I thought about an online acquaintance who passed away this week. A randonneur from Seattle who lost a battle with cancer. Would have enjoyed meeting and riding with him. He liked steel bikes and leather saddles.


Saturday, July 7, 2012

With apology to Johnathan Sebastian...

A lyric from "What a day for a daydream" goes, "and fall on my face on somebody's new mowed lawn." Which is kind of how today's ride shaped up. But first, a recap of the week!

Sharon has up and down days, but the march is generally forward with the new knee. The most problematic items left are not knee related. Something in her medications seems to be making it very hard for her to sleep. After a day or two of little or no rest, she is not a happy camper. The other issues is that serious deep tissue bruise caused by the hospital bed (specifically the metal position adjusting mechanism which the worn out mattress pad did not properly cover). It seems to be shrinking very slowly. She brought it up when they called to get her satisfaction survey, but I wonder if the info will get the weight it deserves. Her needs are not always regular and predictable so I don't always assume I can make a ride. Of course, weather chimes in too. Tuesday, we had an inch of the wet stuff. Between the two, I didn't make either afternoon ride this week. That was more than made up for though by being off Wednesday and getting in a holiday ride in the morning.

We rode some easy hills, arrived downtown in time, and took a place in the city parade as part of the Dept of Leisure Services. We chatted up the local BMX track owner, various other local worthies and one guy wearing a old time style sandwich board who hoped to be voted in as a worthy (mayor). Tough to read the BIC pen on the signs, so I asked him what his platform consisted of. "Sunday liquor sales!" Well alrighty then.

 Here we all (riders. no sign wearing mayoral candidates) are in a picture taken by a city employee.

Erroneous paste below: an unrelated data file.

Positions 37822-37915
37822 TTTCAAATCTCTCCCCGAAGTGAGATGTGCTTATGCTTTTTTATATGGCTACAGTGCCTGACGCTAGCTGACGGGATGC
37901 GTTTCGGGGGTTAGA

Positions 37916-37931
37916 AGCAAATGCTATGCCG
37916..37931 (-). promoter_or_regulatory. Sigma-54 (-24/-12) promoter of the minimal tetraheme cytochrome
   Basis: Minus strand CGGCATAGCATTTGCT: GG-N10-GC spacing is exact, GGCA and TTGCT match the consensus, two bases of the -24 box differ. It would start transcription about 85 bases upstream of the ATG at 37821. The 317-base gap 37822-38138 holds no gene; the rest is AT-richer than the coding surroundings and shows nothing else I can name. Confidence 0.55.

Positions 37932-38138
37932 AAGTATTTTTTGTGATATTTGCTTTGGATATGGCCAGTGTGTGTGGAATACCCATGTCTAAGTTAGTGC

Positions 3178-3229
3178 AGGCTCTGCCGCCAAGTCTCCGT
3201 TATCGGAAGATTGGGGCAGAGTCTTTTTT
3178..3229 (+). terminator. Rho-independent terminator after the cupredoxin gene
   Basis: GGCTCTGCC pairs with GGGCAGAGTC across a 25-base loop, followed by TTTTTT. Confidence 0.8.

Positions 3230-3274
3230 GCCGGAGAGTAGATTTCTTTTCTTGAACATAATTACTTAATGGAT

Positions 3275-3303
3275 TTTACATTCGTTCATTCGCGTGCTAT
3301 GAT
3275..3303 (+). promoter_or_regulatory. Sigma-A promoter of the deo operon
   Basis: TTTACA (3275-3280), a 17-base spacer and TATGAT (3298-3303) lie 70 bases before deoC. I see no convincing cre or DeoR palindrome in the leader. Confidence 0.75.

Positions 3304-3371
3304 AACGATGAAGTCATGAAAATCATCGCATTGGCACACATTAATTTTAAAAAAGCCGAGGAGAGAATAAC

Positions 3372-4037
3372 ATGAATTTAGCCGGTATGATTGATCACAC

Prattville Area Cycling Enthusiasts

I know. That is not a wool jersey, but in keeping with the theme of the day, I had to pull out an old US Postal team shirt. Funny, it was so "Fred" when Lance was winning on that squad, but it was just fine on July 4th this year. The shorts and socks are wool. And while we're at it, yes that is a British Rapha hat. Fortunately, the Union Jack and Old Glory share colorways.

After the parade, we kept on trucking and rode some more miles. It was a really good day.

The plan for today was to get a 6:30 start and do a 1/2 century. Max and I would ride to/from home and make it a metric. I wanted to get back to a pretty piece of road in NW Elmore county that we haven't ridden in a while, Tram Rd. So, of course, it was raining this morning. Not being in Seattle or Portland, Gump riders (The Gump is a local nickname for Montgomery) do not willingly start out in rain. Ever. Sooo, I just posted a   "let's wait a bit and ride between 8:00 and 8:30" note. The storm moved through and Max, new rider Kim (visiting parents from Atlanta), Lola, and I took off in a light sprinkle and heavy overcast. I was in all wool so I didn't mind being a little wet. I texted Marcia, who rode from her place to the 1st store stop in Elmore and met us there. Lola decided that her engine was in low gear today and decided to about face and head back. So net gain of zero on that one.